Other People’s Lives

One thing that’s unusual about the adoption process these days — as opposed to years past — is that many, many adoptive parents communicate online. And so you find yourself reading websites and online communities and blogs, and learning an awful lot about other people’s lives that you have never met.

It’s odd. I know so very much about people I do not know. But it’s also nice, too. And comforting.

Now, I am someone who is quite protective of the IRL (in real life) identities of myself and my family. I don’t use real names for myself, or my husband, or my soon-to-be daughter online. I don’t use real names of friends and associates unless they use them first. But I think I am still pretty forthcoming about my life and who I am and what’s going on, and I think people enjoy reading along with my adventures.

It has its good aspects and its bad aspects, this internet thing. There are a lot of crazies in the Intertubes. I used to know of a small group of people in a larger community who, hidden behind the anonymity of a pseudonym and a computer, would bully and berate and gossip about others, and were obsessed with proving that people they didn’t like or couldn’t understand or who didn’t fit into their smallminded take on the world were “liars”. They were obsessed with outing these people and some imagined wrongs they had done. These individuals were bitter and twisted and vindictive and pathetic, and dealing with them consequently made me cautious about online life.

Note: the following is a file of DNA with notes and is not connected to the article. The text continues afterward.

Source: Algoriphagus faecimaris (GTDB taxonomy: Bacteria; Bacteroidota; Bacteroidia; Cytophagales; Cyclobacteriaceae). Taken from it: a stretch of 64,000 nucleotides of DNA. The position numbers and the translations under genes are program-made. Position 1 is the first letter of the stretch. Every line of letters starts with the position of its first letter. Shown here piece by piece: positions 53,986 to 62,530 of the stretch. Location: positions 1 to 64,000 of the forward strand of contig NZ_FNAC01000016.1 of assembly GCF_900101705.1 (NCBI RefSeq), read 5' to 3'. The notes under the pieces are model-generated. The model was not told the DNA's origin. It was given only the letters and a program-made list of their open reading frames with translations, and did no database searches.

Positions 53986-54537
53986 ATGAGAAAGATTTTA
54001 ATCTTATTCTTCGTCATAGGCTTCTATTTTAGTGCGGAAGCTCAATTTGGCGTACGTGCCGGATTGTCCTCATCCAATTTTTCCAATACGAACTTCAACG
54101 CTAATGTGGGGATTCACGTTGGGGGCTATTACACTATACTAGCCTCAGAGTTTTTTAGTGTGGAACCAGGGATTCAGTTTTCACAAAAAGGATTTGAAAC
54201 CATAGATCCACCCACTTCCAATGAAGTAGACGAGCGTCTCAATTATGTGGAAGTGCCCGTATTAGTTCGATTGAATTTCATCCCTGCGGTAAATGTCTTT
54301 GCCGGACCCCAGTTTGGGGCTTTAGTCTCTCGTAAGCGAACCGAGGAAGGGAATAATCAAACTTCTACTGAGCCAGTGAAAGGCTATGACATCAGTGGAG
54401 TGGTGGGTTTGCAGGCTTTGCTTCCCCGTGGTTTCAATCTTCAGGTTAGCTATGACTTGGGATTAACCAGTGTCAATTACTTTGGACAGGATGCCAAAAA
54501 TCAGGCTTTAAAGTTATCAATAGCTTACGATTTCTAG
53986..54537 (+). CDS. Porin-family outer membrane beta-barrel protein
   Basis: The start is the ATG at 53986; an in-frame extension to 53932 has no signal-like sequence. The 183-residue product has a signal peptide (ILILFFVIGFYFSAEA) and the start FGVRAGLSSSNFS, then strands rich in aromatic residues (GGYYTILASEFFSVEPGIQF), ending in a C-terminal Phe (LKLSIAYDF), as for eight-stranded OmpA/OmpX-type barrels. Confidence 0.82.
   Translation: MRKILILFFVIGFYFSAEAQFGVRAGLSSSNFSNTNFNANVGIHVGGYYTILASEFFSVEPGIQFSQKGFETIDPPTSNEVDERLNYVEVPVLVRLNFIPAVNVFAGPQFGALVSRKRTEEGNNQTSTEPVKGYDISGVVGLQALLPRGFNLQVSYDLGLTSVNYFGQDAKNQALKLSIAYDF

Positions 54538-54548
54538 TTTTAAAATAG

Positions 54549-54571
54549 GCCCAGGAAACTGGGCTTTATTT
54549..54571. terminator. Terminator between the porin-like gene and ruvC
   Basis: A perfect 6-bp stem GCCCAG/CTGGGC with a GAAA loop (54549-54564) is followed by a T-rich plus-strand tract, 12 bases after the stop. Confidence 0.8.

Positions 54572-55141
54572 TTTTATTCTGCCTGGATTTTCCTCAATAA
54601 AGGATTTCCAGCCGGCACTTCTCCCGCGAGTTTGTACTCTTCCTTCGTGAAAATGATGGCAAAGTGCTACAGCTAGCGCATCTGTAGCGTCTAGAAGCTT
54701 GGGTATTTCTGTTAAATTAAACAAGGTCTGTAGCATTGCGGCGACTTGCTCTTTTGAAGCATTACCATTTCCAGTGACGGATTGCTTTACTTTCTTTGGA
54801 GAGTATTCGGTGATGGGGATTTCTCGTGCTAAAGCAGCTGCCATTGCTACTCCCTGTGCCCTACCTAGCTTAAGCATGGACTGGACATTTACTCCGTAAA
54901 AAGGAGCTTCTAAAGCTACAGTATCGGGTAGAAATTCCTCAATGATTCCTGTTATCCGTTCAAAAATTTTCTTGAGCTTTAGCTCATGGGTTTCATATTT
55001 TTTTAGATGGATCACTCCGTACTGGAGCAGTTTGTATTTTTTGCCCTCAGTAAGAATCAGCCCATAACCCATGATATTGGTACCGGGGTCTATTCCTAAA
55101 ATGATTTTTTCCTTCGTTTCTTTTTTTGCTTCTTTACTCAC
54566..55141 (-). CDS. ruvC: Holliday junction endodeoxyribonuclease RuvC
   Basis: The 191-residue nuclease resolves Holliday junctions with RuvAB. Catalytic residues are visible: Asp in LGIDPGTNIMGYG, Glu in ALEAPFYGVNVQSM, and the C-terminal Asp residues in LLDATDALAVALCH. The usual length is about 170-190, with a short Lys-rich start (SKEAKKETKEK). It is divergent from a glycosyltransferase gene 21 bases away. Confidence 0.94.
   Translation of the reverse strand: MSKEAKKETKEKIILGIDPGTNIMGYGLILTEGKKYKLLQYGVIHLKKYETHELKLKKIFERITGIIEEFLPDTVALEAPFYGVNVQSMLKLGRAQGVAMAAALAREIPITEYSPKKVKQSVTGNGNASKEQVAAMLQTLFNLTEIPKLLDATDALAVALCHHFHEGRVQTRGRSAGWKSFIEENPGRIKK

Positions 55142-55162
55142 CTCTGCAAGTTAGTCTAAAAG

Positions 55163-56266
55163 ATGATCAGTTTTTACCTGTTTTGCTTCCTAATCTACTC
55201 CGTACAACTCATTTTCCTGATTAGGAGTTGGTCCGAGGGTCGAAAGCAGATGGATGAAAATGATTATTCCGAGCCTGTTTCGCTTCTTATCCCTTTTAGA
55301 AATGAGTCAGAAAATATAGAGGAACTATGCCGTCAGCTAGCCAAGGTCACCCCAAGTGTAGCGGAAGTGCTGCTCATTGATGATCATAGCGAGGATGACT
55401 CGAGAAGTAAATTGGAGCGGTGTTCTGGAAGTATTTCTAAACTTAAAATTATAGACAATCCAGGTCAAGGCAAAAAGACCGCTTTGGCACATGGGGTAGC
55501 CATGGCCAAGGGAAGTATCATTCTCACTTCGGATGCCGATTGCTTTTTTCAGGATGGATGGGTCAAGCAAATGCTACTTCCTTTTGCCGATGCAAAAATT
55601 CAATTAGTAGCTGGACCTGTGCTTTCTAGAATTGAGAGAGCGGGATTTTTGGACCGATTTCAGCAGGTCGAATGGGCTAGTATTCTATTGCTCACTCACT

But the adoption community, you’ll find people are so very different. Not always, of course, but quite often. When I venture into my new community, I see people who are nothing but supportive, and genuine and kind. They have a rough go of it — this process is HARD, make no mistake — but they post about it honestly and openly, and people respond with support and without judgment. They don’t pry into your life, but take you for who you are. They share information freely. They offer advice. And although, like with anywhere on the internet, it’s important to always take what you read with a grain of salt, you read wonderful stories of the journeys these people are on. Remarkable stories of strength, and patience, and hope, and love.

There are great stories out there in the adoption community. A couple’s shock when receiving their referrals. Fundraisers done for couples by friends and family to help raise money to offset the travel expenses of going to Africa or Southeast Asia or wherever. People dealing with the joys and frustrations of fostering-to-adopt a family. Friends coming to the aid of adopting families when the wait just gets too frustrating, bringing food and wine and a portable party just to make them happy.

You get a look into people’s lives that you might not otherwise, because by and large, the people I have met online in the adoption community know that there is strength in numbers. They know that sharing information and knowledge is valuable and comforting to people in a process that can be very isolating sometimes. They understand how hard it is, and want to help others going through it in any way they can. They want to share the joys along the way, because they are some of the most rewarding things in life. And they want to share in one of the greatest things in the ordinary person’s life — the creation of a family.